Figure 3. The cyclic ethers 2,5-dihydrofuran, oxetane and oxirane. The n-pairs on O in oxirane are drawn in the exaggerated form often used by chemists.
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Figure 4. Equilibrium geometries of complexes of 2,5-dihydrofuran, oxetane and oxirane with HF from calculations at the CCSD(T)-F12c/cc-pVTZ-F12 level of theory. The equilibrium angle φ is indicated for the oxirane complex. The angle θ defines the deviation of the hydrogen bond nuclei O⋯H–F from collinearity.
Figure 4. Equilibrium geometries of complexes of 2,5-dihydrofuran, oxetane and oxirane with HF from calculations at the CCSD(T)-F12c/cc-pVTZ-F12 level of theory. The equilibrium angle φ is indicated for the oxirane complex. The angle θ defines the deviation of the hydrogen bond nuclei O⋯H–F from collinearity.
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Figure 5. Variation of the electrostatic potential V(φ) with angle φ at the indicated distances from the O atom in 2,5-dihydrofuran.
Figure 5. Variation of the electrostatic potential V(φ) with angle φ at the indicated distances from the O atom in 2,5-dihydrofuran.
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Figure 6. Variation of the electrostatic potential V(φ) with angle φ at the distance r = 1.6 Å from the O atom of oxetane (blue curve) and oxirane (red curve).
Figure 6. Variation of the electrostatic potential V(φ) with angle φ at the distance r = 1.6 Å from the O atom of oxetane (blue curve) and oxirane (red curve).
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Figure 7. Molecular electrostatic potential at the 0.001 e bohr −3 isodensity surfaces of (a) 2,5-dihydrofuran, (b) oxetane and (c) oxirane.
Figure 7. Molecular electrostatic potential at the 0.001 e bohr −3 isodensity surfaces of (a) 2,5-dihydrofuran, (b) oxetane and (c) oxirane.
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Figure 8. Molecular electrostatic potential surfaces at the isodensities 0.010 e bohr−3, 0.040 e bohr−3 and 0.055 e bohr−3 in (a) 2,5-dihydrofuran, (b) oxetane and (c) oxirane, respectively.
Figure 8. Molecular electrostatic potential surfaces at the isodensities 0.010 e bohr−3, 0.040 e bohr−3 and 0.055 e bohr−3 in (a) 2,5-dihydrofuran, (b) oxetane and (c) oxirane, respectively.
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Figure 9. Variation of the electrostatic potential V(φ) with angle φ at a distance r = 1.6 Å from the O atom in each of 2,5-dihydrofuran, oxetane and oxirane when the multipoles on all atoms but oxygen are set to zero.
Figure 9. Variation of the electrostatic potential V(φ) with angle φ at a distance r = 1.6 Å from the O atom in each of 2,5-dihydrofuran, oxetane and oxirane when the multipoles on all atoms but oxygen are set to zero.
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Figure 10. The electrostatic potential energy VHF(φ) of HF treated as a simple extended electric dipole as a function of angle φ at various distances of the H atom of HF from the O atom of 2,5-dihydrofuran.
Figure 10. The electrostatic potential energy VHF(φ) of HF treated as a simple extended electric dipole as a function of angle φ at various distances of the H atom of HF from the O atom of 2,5-dihydrofuran.
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Figure 11. The electrostatic potential energy VHF(φ) of HF treated as a simple extended electric dipole as a function of angle φ at three distances of the H atom of HF from the O atom of oxetane.
Figure 11. The electrostatic potential energy VHF(φ) of HF treated as a simple extended electric dipole as a function of angle φ at three distances of the H atom of HF from the O atom of oxetane.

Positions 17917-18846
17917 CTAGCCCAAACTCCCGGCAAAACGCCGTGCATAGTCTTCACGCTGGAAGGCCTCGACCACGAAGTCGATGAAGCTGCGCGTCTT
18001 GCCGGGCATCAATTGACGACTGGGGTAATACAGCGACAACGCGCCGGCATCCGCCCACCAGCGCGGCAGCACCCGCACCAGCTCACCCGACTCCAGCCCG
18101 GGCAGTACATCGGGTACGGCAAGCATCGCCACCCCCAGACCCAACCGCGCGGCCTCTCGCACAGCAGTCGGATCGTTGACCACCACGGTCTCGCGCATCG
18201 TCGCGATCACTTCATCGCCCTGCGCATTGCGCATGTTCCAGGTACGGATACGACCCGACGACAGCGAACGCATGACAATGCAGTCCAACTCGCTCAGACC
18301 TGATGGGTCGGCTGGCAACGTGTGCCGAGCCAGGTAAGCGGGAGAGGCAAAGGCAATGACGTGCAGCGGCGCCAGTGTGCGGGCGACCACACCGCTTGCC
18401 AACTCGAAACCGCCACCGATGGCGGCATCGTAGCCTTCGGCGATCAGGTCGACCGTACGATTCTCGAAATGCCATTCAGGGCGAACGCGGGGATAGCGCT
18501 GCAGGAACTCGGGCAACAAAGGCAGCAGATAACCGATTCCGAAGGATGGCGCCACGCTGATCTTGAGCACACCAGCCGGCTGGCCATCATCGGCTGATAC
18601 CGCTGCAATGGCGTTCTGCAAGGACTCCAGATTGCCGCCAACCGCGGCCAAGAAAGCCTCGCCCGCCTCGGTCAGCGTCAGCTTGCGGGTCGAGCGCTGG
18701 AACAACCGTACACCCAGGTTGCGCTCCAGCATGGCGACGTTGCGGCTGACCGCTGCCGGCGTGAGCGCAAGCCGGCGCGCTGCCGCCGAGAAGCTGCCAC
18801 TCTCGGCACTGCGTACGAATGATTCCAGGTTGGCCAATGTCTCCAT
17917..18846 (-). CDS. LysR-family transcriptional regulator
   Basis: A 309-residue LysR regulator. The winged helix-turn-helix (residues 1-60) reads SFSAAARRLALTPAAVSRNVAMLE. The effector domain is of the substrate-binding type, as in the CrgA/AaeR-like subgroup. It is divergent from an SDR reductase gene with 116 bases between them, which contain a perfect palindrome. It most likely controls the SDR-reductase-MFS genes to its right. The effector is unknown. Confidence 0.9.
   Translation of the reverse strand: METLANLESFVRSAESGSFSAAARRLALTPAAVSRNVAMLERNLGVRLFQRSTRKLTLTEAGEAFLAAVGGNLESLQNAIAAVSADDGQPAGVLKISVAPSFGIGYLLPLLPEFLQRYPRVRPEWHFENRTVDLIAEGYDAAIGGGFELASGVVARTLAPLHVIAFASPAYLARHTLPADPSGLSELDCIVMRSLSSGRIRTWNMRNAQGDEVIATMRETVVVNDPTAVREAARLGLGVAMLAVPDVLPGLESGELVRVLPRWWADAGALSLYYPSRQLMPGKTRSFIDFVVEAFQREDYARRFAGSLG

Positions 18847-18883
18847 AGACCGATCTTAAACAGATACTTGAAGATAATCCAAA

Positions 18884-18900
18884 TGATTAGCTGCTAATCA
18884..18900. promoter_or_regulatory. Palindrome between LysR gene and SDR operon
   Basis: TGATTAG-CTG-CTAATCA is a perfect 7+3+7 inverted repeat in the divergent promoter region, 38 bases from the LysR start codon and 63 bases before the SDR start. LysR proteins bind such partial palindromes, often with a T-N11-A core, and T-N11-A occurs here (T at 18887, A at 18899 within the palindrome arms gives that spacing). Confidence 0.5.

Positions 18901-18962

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Figure 12. The electrostatic potential energy VHF(φ) of HF treated as a simple extended electric dipole as a function of angle φ at three distances of the H atom of HF from the O atom of oxirane.
Figure 12. The electrostatic potential energy VHF(φ) of HF treated as a simple extended electric dipole as a function of angle φ at three distances of the H atom of HF from the O atom of oxirane.
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Table 1. Comparison of properties of cyclic ether⋯HF complexes from ab initio calculations, from rotational spectroscopy, and from an electrostatic model in which HF is treated as an extended electric dipole (see text for discussion of how VHF(φ) is calculated by using a DMA of the cyclic ether charge distribution in this case).
Table 1. Comparison of properties of cyclic ether⋯HF complexes from ab initio calculations, from rotational spectroscopy, and from an electrostatic model in which HF is treated as an extended electric dipole (see text for discussion of how VHF(φ) is calculated by using a DMA of the cyclic ether charge distribution in this case).
Property2,5-Dihydrofuran⋯HFOxetane⋯HFOxirane⋯HF
re(O⋯H)/Å1.631 a1.622 a1.663 a
r0(O⋯H)/Å1.674 b1.660 c1.701 d
φe48.24 a57.36 a73.08 a
θee6.059.2613.20
φ046.3 b57.9 c72.0 d
φmin(at re) f~1462.066.0
φmin(at r0) g~061.065.5
a Equilibrium values, calculated ab initio at the CCSD(T)-F12c/cc-pVTZ-F12 level of theory. b Ref. [11] The O⋯H–F nuclei were assumed collinear. c Ref. [12] The O⋯H–F nuclei were assumed collinear. d Ref. [13] The O⋯H–F nuclei were assumed collinear. e θe is the equilibrium value of the angular deviation of the O⋯H–F nuclei from collinearity from the ab initio calculations. f Value of angle φ at the minimum of the potential energy curve VHF(φ) versus φ obtained when HF is treated as an extended electric dipole (see text for detail), the distance of the hydrogen bond H atom from O is taken as the the equilibrium value calculated ab initio, and the O⋯H–F nuclei are constrained to be collinear. g Value of angle φ at the minimum of the potential energy curve VHF(φ) versus φ obtained when HF is treated as an extended electric dipole (see text for detail), the distance of the hydrogen bond H atom from O is taken as the effective zero-point quantity from the analysis of the rotational spectrum, and the O⋯H–F nuclei are constrained to be collinear.